Title image: 5 ways to keep your nonprofit e-mails out of spam folders
Nonprofits

5 Ways to Keep your Nonprofit E-mails out of Spam Folders

Everyone hates spam e-mails. We’ve all gotten more cash offers in our inbox that we care to remember and who knows how many Nigerian princes have waited patiently for responses to their carefully-worded e-mails. So when our e-mail servers began filtering out spam messages through junk folders, we all collectively breathed a sigh of relief.

But this innovation created a new problem for nonprofits. Whether your list has 1,000 or 1,000,000 contacts, you have been using some type of mass e-mail software, such as Mailchimp or Constant Contact. And what we’ve found is that more and more of our messages are going directly to spam folders (even if you haven’t done something awful like buying a list).

This is infuriating for nonprofit communicators, for whom e-mail is still one of the best ways to communicate with our supporters. And while there’s no way to completely eliminate your e-mails going to spam, but there are ways to mitigate it. Here are some steps to get you started.

Step 1: Clean up your list data

Spam filters are more likely to flag your e-mail if you only have the recipients e-mail address in the send field. If you use a service such as MailChimp or Constant Contact, you can upload lists with additional data and use merge tags to include the recipients first name within the body of the e-mail. Sometimes putting the first name merge tag in the subject line can actually trigger spam filters, so I would recommend keeping it in the body of the e-mail.

However, you will always have contacts in your lists with just an e-mail and no name. If you can’t discern the name from the e-mail (such as firstname.lastname@gmail.com) to add it, you’re going to have a default value for that merge tag. That way you don’t send e-mails that start with “Dear [FIRST_NAME].” Some people choose friend, supporter, or advocate. Pro tip: keep in mind that your decision to capitalize or not capitalize the word matters!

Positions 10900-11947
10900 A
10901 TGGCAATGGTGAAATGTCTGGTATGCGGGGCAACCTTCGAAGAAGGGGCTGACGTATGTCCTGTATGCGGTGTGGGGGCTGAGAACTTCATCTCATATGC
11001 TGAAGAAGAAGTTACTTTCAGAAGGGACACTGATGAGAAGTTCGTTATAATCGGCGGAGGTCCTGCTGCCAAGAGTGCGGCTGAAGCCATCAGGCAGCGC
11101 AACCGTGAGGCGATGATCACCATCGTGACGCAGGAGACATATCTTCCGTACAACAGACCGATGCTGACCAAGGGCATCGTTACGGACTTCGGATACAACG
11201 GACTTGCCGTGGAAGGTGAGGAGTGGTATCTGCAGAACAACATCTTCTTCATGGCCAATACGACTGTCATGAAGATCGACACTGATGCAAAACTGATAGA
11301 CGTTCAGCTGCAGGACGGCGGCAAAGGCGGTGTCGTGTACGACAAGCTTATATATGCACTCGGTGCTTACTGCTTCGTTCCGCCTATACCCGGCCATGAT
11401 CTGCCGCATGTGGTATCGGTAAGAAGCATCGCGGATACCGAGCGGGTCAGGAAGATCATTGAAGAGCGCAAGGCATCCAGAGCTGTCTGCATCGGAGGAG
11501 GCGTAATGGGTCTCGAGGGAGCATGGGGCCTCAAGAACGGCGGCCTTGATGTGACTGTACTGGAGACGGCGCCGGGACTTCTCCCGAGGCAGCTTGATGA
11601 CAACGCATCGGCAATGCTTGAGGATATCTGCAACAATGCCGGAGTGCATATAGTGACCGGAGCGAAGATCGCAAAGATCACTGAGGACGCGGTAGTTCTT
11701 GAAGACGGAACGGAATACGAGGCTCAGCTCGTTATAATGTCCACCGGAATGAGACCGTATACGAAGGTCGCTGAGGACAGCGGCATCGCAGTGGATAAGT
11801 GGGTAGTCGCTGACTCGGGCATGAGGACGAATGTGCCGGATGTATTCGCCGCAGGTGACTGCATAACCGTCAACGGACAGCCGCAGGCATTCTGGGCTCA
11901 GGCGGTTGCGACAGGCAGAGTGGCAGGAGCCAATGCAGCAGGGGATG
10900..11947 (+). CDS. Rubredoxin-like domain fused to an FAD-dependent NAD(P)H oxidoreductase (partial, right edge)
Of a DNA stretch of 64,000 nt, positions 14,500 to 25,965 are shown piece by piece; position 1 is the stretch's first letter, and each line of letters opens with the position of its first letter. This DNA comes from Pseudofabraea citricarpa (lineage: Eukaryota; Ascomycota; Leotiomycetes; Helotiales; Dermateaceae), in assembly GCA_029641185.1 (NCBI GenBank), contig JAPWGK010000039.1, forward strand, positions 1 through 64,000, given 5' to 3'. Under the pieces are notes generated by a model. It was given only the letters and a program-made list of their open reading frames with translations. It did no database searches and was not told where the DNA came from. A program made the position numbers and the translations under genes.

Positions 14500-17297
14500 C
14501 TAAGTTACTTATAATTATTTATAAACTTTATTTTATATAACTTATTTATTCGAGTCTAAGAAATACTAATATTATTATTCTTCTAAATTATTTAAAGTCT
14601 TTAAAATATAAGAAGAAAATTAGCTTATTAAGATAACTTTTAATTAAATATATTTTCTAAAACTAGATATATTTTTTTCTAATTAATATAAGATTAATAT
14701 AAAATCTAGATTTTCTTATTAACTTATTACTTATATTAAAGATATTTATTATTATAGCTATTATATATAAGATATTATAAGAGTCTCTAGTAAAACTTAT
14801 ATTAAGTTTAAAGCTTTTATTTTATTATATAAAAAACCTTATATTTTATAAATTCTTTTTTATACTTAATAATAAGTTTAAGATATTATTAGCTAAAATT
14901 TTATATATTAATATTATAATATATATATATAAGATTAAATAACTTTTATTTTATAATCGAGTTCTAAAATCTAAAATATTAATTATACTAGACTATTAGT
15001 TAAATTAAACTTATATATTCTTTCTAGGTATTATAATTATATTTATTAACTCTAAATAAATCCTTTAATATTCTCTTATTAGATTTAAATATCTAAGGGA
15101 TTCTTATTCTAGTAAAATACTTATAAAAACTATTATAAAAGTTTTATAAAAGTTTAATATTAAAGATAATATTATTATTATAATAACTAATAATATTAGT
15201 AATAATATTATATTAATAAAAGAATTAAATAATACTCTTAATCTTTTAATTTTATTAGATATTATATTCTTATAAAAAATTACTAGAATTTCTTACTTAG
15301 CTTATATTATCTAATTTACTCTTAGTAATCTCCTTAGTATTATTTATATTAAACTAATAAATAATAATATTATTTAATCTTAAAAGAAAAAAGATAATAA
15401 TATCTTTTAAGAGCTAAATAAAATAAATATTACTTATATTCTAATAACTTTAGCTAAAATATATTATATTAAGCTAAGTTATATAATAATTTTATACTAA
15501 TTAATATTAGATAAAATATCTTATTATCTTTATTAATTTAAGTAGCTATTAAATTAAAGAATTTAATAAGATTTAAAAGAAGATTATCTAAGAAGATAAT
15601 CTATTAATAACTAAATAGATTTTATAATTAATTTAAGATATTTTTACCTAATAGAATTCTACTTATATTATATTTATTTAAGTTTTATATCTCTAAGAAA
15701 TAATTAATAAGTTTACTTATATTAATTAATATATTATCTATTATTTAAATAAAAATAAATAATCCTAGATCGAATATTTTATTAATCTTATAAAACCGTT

Step 2: Clean up your list for engagement

First of all, I apologize that there are TWO cleaning steps. I know. It’s terrible.

Spam filters take notice of your engagement rate. The industry standard for open rates for nonprofits is about 20%. If yours is significantly lower, I recommend a two-step process. First of all, make sure you have removed all your bounces, which usually means that someone’s account has been closed and your e-mails are no longer delivering. The first step is to remove all people on your list that have bounced two times.

The second step is to conduct a re-engagement campaign. The Nonprofit Marketing Guide wrote a great post back in 2017 about different types and Email Monks have a few examples for you to steal. The most important thing is to remove these people once they don’t take part in your campaign! That way, you will increase your open rates and send e-mails to the right people.

Step 3: Avoid spam triggers

One trigger alone won’t send your e-mails to someone’s spam filters, but it’s always good to be on the safe side. Here are some lists of spam trigger words, but I’ve pulled out some that I think are most applicable to nonprofits:

  • Free
  • Amazing
  • Anything in ALL CAPS
  • Anything with money (dollars, $, pennies, etc.)
  • Joining millions of Americans
  • Click
  • Congratulations
  • Take Action Now
  • What are you waiting for?
  • Winner

Want to see how your e-mails are doing in terms of spammy-ness? Check out this free spam-tester. Note, this is on an e-mail by e-mail basis!

Step 4: Optimize your content

The best way to send better, more targeted e-mail is to optimize your content. Sometimes that means segmenting your lists. Sometimes that means shortening your newsletter. All of the time, it means focusing on what your audience wants to hear, as opposed to the news your nonprofit wants to share.

Mass e-mails should always be clean. I’m talking one-column design, limited pictures, short, and usually with only one call to action. Make sure there isn’t extraneous HTML or code throughout your e-mail, which can happen even if you copy and paste from Word without stripping the code from it in notepad or another application.

Step 5: Getting your followers to whitelist your e-mails

This is the step that has always made me roll my eyes at my computer. I always think, “Ah, perfect. Let me just ask people to take an extra step so they make sure to receive more mass e-mails. Everyone wants to receive more e-mails!”

So, yeah, I get it. It’s annoying. I would recommend two things: At the next board meeting, request everyone brings their laptops with them. Take 5 minutes during the meeting to get everyone to whitelist your accounts, ensuring future e-mails don’t get sent to the junk folder. Once you’ve done it with your board, do the same step with your staff.

Then move on to requesting your followers do it. The more e-mails that successfully arrive in inboxes and get read, the better your future e-mails will perform.

And those are a few tips to get you started. If you have more suggestions, leave them in the comments!

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